night of bonds to the amount of from forty to
fifty thousand dollars of Chic - ago and North
MARKETS• BY TELEGRAPH.
NEW Yoßic, April 21
Cotton firmer ; sales 800 bales at 29,1.(4304r.
Flour firm ; sales 16,500 bbls. at $4 5044 70
for State, $5 28®5 35 for Ohio, and $4 70®
5 .50 for Southern. Wheat heavy ; 10,000 bus.
sold at 28®30c. for red. Corn heavy; sales of
38,000 bushels, at 58459 c for yellow. Pork
heavy, at $12412 25 for mess. Lard un
changed. Whisky dull, at 23424 e.
STATEMENT OF THE NEW YORK BANKS
NEW YoRL, April 21
The bank statement for the week ending on
Saturday, shows a decrease in loans of $342,-
209; an increase in specie of 76,860 ; increase
in circulation $59,820 ; increase of deposits,
THonsA.Nns of persons have read with
astonishment the accounts that historians
give of the conduct of a large number of
women in Paris during the reign of,terror
throughout France. The women are said
to have been fiercer and more blood•
thirsty than even the fiercest and most
bloodthirsty of the men. The she-devils
had more of the spirit of hell than the
he-devils. - They were loudest in their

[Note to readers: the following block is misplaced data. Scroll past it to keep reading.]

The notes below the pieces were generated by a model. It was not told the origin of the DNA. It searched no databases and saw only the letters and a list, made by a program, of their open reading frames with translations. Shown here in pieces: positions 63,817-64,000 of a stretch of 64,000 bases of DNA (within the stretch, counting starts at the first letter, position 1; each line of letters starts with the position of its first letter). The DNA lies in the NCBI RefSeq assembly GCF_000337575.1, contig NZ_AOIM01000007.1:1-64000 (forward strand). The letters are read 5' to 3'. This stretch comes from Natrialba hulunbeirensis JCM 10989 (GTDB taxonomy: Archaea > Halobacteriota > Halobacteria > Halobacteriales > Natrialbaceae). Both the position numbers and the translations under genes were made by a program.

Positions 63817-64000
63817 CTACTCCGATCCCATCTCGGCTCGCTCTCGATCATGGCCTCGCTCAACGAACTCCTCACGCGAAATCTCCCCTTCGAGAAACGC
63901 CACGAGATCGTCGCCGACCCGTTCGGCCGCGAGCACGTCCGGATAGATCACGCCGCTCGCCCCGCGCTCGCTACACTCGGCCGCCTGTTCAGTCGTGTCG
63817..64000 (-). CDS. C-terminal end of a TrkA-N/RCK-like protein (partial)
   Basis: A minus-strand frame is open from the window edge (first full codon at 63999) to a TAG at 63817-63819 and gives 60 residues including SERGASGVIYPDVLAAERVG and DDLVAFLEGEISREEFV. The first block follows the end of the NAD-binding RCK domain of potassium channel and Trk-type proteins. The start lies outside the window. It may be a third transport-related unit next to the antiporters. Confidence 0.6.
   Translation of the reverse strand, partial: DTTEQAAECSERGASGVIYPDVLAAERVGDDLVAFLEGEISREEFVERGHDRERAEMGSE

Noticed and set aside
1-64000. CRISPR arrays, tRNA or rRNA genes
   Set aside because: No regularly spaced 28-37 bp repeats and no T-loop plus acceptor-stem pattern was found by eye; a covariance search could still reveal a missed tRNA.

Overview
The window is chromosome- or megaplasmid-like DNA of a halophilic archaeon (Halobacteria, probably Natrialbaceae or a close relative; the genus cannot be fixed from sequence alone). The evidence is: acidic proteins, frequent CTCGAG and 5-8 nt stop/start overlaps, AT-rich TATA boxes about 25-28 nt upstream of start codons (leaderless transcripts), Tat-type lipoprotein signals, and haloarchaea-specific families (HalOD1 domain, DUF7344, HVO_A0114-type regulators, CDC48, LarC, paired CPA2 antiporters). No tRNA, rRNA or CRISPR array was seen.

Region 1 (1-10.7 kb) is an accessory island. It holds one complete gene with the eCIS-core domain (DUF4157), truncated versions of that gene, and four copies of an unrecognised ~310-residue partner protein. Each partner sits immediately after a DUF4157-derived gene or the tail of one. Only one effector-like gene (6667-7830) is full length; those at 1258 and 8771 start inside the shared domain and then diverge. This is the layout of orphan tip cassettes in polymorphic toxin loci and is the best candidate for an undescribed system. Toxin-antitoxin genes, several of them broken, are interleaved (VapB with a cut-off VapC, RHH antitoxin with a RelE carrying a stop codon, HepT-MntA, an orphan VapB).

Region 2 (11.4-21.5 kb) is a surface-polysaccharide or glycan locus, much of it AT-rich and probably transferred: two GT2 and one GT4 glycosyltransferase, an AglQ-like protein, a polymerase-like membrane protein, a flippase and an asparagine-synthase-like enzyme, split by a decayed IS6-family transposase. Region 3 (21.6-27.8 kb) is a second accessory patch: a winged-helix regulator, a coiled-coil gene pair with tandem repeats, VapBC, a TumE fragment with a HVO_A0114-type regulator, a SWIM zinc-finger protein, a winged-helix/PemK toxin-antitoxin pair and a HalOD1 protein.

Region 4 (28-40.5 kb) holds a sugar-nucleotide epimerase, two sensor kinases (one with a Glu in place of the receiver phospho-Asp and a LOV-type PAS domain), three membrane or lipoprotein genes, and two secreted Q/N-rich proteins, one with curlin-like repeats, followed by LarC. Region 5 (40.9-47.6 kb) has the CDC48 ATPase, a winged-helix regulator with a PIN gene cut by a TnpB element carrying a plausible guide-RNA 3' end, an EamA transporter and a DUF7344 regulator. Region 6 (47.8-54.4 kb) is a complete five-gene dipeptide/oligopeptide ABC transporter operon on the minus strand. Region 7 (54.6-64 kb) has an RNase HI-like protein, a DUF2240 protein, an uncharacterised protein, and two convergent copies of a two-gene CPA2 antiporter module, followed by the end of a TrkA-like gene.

clamors for "blood 1" "blood!" "blood 1"
and every morning they thronged around
the guillotine, some of their' taking their
sewing or their knitting with them and
sitting all day to behold the heads of
the victims rolling into the executioner's
Many of our people have supposed that
accounts given of these things mast surely
be fictions or exaggerations. They have felt
themselves unable conceive that woman's
nature could become a thing so utterly
revolting. But, if they will look and listen
in this region at the present time, they will
find that they have no further reason for
incredulity or skepticism. The bitter and
ferocious spirit of thousands of rebel
women in Kentucky, Tennessee, and other
States, is scarcely, if at all, surpassed by
that of the female monsters that shrieked
and howled for victims in the French revo
TRAINING A Gux.—The operation of firing
on board one of the Western gunboats is
interesting. Like all men-of-war, the crew,
240 in ail, are divided into watches of four
hours each, with a fresh lot for every watch.
The guns on board are numbered, and
each gunner belongs to a certain number
and fills a certain function. There is one
who brings the powder from the maga